I'm trying to find a way to iterate through all the fields in any object.

Firstly I tried using projection to get the value fields and print them, this worked nicely:

 var ob = new {DeclarativeSecn = "da" , sksksk = "dingdong" };
 foreach (PropertyInfo property in ob.GetType().GetProperties())
             Console.WriteLine(property.Name + " val " +  property.GetValue(ob));

However of course, I want to set the fields to some new values, so after reading up on it, it looks like this should work:

 foreach (PropertyInfo property in ob.GetType().GetProperties())
             property.SetValue(ob,"new String");

This gives me "property set method not found". I also try giving null as an argument, which is done in some places:

 property.SetValue(ob,"new String",null);

This has the same results. Why does this fail on me?

EDIT: It has been pointed out to me that I have not sufficiently described my goal. As stated above the goal is to iterate through the fields in any object, just like this example object:

 var ob = new {DeclarativeSecn = "da" , sksksk = "dingdong" };

And then also in the original question, I write "I want to set the fields to some new values" this means that I would like to iterate through the fields in the "ob" object, and set them to a new value.

Thank you


2 Answers 2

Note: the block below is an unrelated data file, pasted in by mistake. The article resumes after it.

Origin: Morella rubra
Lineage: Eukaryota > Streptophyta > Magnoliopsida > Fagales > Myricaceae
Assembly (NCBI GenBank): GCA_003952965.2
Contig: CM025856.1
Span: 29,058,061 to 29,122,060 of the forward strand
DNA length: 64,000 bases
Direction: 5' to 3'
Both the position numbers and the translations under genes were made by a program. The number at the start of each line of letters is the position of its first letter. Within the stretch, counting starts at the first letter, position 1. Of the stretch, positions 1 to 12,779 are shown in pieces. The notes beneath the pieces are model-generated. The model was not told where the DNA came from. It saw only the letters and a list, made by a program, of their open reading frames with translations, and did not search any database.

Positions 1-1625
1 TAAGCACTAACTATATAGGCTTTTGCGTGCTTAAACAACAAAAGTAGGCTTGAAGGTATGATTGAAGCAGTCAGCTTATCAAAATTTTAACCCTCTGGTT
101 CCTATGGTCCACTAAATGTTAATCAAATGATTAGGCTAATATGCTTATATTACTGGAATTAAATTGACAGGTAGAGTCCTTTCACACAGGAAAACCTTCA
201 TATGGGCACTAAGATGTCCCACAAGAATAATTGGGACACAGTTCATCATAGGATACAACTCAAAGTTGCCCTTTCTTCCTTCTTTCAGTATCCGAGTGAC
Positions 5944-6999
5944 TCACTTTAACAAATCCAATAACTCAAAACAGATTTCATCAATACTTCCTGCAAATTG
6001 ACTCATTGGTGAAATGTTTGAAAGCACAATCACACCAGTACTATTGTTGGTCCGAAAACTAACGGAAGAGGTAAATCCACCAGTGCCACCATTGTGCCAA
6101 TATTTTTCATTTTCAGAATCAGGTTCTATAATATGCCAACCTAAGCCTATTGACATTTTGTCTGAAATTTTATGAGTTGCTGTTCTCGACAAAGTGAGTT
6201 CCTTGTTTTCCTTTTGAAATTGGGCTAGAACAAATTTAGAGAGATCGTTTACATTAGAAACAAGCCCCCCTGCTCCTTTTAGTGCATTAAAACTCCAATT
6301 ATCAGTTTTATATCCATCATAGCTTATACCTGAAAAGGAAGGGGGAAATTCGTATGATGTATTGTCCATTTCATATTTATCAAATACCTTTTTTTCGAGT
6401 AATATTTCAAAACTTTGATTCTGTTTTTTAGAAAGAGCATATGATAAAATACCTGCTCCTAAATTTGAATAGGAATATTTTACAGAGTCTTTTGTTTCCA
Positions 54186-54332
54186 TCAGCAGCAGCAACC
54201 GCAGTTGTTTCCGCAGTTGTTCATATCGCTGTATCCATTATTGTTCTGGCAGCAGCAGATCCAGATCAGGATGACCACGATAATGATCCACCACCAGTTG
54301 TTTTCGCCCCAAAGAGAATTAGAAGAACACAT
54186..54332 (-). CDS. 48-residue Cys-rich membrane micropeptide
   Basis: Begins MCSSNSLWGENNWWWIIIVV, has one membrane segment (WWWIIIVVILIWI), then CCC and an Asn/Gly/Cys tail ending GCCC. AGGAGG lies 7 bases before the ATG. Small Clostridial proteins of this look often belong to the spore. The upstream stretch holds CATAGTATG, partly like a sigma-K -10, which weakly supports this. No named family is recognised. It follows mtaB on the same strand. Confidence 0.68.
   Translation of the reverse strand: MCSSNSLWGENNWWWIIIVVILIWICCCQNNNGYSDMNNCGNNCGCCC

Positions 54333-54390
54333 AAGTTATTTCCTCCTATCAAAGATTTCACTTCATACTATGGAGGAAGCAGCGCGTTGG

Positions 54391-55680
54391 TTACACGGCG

Why does this fail on me?

For the same reason that writing

ob.DeclarativeSecn = "new value";

would fail at compile-time, at least for the example you've given. Your object is an anonymous type, and the properties on anonymous types only have getters - they don't allow you to set new values for the properties. If you want to be able to modify the properties afterwards, don't use anonymous types.

Note that your question talked about iterating over the properties of any object, but:

  • When printing, you're assuming that all the properties have getters; that's commonly true, but not always
  • When setting new values, you're assuming that all the properties have getters and that they're string properties

Neither of those assumptions is correct in general. So if you want to be able to handle any object, you'll need to add rather more checking.

  • yes thank you, do you know of any good way to create objects that are not anonymous inline? such that I don't have to go about making a new class just for at simple test?
    – n00bster
    Dec 13, 2020 at 15:34
  • @n00bster: For what you've shown, you could just use a Dictionary<string, object> instead. We don't really know what bigger purpose you're trying to achieve.
    – Jon Skeet
    Dec 13, 2020 at 16:03

Anonymous types provide a convenient way to encapsulate a set of read-only properties into a single object without having to explicitly define a type first.

Emphasis mine.

It seems you can't set a value on a read-only property. Sounds reasonable.

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